Video: Haunts Of The Very Rich

In the 1970s, TV was more adventurous than today.

ABC, which was always in third place, took plenty of chances to get out of the ratings cellar.

One of these things was the ABC Movie of the Week. It did some very memorable ones!

One of which was the 1972 Haunts of the Very Rich.

I hadn’t seen this since it first aired, I think, way back in 1972. But there it was, complete on YouTube to see again, for free! Would it hold up?

Roll credits:

Supporting cast from end credits:

And back to the opening credits:

The story begins with a group of people already on a jet (revealed later to be a chartered 747):

We have the Charmer:

A fragile housewife played by Anne Francis and Cloris Leachman’s character is nearly a virgin:

A priest:

A newlywed couple (bonus, the luscious Donna Mills!!):

And Ed Asner as the practical businessman:

They are all headed to a place called The Portals of Eden. Which has a very odd brochure: Each person got one that described it differently. Except for Asner, who never got one and wonders how the hell he wound up on the plane!

It lands and they disembark …

… into a breathtaking wilderness …

… and are greeted by their host, the white-clad Mr. Seacrist …

… and they are boated …

… to a posh resort …

… and if you are thinking, Fantasy Island, well now you know where series creator Gene Levitt got his “insoiration” for it. Except that TV series was dull one-dimensional crap compared to this movie.

Things quickly go downhill, with an overnight epic storm that kills the electricity and …

… all the fish in the water …

…. which not only limits their food supply but provides a pervasive stink in the humid tropical heat!

And that’s as much of the story I will tell.

Let’s take a look at the framing by Wendkos:

You don’t see shots like that today. Some of them are just classic TV (in a good way) — and Wendkos has a keen sense of what to use when and really ratchets up the tension as the story proceeds. And every shot works. It’s all brilliant.

And Dominic Frontiere‘s chilling score kicks in at around 44:30 and it’s just unforgettable.

Now a word about Paul Wendkos. He’s not a name I recall prominently from my jillions of hours of TV watching. He never stuck in my mind like, say, Jeannot Szwarc or Reza Badiyi. But it turns out he did one other memorable TV movie that stuck in my head: The Brotherhood of the Bell. He also did episodes of several series I saw and might have actually been the first American stylish TV director I ever encountered, so it’s a shame I don’t recall him more.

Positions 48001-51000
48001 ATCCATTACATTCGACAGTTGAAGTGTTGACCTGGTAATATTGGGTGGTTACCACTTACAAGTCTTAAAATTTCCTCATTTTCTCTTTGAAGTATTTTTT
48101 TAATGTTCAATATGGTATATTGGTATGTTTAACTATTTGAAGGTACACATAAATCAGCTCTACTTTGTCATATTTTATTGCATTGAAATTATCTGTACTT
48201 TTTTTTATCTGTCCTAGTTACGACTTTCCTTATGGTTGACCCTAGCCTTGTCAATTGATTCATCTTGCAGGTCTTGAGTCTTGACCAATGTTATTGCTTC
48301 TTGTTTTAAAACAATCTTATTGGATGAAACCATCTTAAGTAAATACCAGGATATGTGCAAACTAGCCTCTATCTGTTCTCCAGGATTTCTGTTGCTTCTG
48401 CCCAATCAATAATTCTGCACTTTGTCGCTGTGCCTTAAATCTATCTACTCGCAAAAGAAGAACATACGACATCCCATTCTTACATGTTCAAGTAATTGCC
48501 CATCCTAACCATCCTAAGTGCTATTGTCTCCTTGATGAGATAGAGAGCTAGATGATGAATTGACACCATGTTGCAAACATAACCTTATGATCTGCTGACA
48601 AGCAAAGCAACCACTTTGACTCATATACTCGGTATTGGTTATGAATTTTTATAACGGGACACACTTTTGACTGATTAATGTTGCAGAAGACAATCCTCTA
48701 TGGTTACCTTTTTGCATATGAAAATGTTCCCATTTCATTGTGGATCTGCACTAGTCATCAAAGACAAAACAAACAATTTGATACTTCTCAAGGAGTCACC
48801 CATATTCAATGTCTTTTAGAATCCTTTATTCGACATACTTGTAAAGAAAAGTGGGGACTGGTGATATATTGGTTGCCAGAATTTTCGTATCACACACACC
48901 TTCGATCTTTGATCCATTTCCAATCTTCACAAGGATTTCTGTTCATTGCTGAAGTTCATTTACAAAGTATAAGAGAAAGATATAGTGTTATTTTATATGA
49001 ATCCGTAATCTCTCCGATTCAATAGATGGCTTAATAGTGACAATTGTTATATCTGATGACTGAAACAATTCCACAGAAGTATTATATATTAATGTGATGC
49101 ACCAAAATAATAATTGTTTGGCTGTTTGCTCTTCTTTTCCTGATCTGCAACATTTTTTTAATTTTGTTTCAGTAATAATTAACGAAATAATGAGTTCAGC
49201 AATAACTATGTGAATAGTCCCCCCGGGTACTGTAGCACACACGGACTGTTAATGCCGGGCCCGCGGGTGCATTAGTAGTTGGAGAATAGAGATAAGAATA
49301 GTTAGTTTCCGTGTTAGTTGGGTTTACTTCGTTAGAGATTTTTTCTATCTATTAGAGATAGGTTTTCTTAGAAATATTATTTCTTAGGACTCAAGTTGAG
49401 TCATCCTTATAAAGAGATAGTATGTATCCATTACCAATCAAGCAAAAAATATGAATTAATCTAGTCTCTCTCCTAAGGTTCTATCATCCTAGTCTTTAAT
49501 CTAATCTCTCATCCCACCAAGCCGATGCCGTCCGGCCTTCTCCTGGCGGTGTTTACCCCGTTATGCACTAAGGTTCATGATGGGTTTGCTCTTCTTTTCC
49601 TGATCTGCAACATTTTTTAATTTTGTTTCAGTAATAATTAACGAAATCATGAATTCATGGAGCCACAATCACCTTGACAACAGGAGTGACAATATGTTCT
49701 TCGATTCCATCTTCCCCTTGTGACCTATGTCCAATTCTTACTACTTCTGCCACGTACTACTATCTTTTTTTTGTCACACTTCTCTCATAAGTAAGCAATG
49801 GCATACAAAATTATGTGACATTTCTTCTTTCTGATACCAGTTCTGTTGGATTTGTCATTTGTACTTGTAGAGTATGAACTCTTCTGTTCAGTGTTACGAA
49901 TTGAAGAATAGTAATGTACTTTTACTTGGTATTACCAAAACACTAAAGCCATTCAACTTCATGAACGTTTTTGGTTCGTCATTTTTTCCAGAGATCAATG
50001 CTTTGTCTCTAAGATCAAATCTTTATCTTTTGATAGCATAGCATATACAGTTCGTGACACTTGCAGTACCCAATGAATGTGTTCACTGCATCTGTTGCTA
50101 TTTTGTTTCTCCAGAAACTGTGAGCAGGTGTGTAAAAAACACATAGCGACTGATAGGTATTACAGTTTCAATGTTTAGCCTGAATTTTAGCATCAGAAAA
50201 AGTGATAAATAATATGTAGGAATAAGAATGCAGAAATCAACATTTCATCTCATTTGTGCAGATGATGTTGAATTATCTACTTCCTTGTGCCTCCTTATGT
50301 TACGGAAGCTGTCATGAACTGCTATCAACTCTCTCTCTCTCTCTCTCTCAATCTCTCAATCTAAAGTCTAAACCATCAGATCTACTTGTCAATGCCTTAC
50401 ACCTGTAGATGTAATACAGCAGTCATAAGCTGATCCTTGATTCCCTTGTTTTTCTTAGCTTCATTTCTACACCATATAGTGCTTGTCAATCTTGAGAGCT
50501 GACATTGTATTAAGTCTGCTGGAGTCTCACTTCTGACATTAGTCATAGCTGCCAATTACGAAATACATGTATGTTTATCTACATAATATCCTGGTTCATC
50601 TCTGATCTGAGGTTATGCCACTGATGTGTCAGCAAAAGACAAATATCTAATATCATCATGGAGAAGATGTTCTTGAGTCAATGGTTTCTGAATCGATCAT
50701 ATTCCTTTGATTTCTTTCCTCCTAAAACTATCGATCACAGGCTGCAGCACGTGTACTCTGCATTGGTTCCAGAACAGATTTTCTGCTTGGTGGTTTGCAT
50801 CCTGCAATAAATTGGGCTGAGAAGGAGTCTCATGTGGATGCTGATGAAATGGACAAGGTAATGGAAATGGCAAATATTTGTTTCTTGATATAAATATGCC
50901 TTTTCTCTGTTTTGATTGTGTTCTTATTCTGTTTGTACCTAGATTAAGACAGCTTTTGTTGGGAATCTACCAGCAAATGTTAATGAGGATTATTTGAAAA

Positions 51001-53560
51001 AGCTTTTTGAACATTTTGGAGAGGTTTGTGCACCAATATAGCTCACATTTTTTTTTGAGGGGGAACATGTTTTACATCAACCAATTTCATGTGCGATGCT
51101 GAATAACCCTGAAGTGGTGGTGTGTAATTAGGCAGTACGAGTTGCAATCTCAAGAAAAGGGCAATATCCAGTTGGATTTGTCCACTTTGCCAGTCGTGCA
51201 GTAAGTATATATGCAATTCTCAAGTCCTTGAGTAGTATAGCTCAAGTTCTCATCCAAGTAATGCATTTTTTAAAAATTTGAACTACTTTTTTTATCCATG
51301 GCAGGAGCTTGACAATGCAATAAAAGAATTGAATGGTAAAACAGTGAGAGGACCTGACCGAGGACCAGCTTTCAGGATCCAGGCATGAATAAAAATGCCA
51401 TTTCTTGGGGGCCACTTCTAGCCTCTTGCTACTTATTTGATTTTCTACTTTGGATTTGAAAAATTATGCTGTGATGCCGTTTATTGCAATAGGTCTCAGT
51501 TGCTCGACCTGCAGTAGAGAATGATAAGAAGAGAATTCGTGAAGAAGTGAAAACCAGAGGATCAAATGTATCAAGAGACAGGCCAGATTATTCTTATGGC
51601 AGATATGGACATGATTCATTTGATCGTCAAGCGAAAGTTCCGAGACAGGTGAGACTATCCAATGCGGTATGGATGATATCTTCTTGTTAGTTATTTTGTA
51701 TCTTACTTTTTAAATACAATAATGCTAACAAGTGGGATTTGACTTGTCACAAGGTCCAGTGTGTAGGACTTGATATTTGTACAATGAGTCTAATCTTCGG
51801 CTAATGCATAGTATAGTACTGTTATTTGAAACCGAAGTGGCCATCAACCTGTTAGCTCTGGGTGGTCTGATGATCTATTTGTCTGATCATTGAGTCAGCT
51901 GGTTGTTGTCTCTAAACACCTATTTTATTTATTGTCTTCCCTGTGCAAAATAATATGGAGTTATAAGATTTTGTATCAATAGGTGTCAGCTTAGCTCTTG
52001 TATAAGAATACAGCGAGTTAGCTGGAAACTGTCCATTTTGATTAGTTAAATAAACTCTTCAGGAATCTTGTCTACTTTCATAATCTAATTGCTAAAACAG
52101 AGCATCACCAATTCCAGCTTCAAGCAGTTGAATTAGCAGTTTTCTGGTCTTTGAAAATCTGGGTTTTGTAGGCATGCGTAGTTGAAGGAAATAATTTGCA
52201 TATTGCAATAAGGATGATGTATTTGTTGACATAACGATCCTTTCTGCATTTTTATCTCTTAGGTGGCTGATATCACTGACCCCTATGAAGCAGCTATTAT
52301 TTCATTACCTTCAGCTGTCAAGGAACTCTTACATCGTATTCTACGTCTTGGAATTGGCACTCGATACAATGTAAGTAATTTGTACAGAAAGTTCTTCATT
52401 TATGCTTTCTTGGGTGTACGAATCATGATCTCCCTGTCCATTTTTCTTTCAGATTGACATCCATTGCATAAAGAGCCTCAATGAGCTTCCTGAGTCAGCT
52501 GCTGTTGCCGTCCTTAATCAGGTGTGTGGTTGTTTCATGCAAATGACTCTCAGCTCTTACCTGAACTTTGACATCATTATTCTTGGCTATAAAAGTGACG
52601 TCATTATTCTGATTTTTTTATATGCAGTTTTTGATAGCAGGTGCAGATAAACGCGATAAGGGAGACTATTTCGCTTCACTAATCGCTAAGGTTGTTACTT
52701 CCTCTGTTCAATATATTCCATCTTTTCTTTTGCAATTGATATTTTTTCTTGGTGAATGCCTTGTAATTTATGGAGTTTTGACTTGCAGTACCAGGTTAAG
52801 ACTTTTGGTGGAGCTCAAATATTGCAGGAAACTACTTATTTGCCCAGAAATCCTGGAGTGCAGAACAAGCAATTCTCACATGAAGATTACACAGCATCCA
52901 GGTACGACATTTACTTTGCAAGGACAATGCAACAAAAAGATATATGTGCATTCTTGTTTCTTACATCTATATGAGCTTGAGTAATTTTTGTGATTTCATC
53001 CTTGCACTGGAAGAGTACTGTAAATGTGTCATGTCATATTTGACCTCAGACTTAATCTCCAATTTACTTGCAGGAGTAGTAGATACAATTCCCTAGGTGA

In this movie, he provided two of the iconic shots in all of TV:

I cannot tell you how that much that above shot freaks me the hell out, even today. The people behind Persons Unknown must have seen this movie!

And here is the overwhelming image:

Oh my god. I think this movie was so memorable that it went on to influence many people. It’s tragic that we’ll never know the full list of now-prominent people who saw it and had their lives moved by it. A movie like this deserves to be remembered (it’s not even listed in the Wikipedia entry for the ABC Movie of the Week!) and I hope this post goes a little way towards keeping it alive for others to see.

Lastly, who was the original writer T.K. Brown? I don’t know. Library Thing has this, ISFDB has this, and IMDB only has this. I can’t even find the obituary mentioned in the Library Thing listing.

Here’s the YouTube video:



Filed under Video

9 responses to “Video: Haunts Of The Very Rich

  1. steve

    You are SO right! Delighted to read about someone else who appreciates this gem as much as I do!

  2. A great movie. I saw it once in mid seventies, and never forget it. Really nightmarish.

  3. Ken

    Does anyone know the name of the charming flight attendant?

  4. Trevor

    Yeah, whoever wrote that above review is very knowlegable about this movie and spot on about it. I saw it when I was about ten years old as a repeat, around 1976, although I didn’t know it was a repeat at the time. It’s a very satisfying
    yet eery coincidence that others on this post saw it and “never forgot it”, which was precisely my experience. I would actually think about it over the years, never knowing how to find it or what it was really called. I went into a rare video store in the 1980’s and asked if they had something called “Hell Island”. They obviously didn’t. I think the movie was very underrated and underappreciated: the manic swings toward the end, which become more intense, hopeless dread and confusion to the glorious illusion of liberation, back to an even more torturous and tangible fate. The music to the film was also very well done, exhibiting a brilliant radiating melancholy. The uncanniness and tastefully restrained horror of Loyd Bridges’ character’s wife appearing after her own death is simpy of a piece with the overall film’s subtle, poignant depiction of an otherworldy hell yet at once so much like our own world.
    I don’t know much about “horror” movies, but this film is probably too good to be one.

  5. david spiegler

    The story the movie is based on is also superb.

  6. This movie caught my attention as a kid, maybe around 10 years old in the early 80s, watching it on tv, and now 35 years after it’s still with me , even though I cant actually remember precisely anything about it except people on a tropical island realizing they are dead! Another such old spooky tv movie was Child of Glass about a ghost girl stuck in a well.

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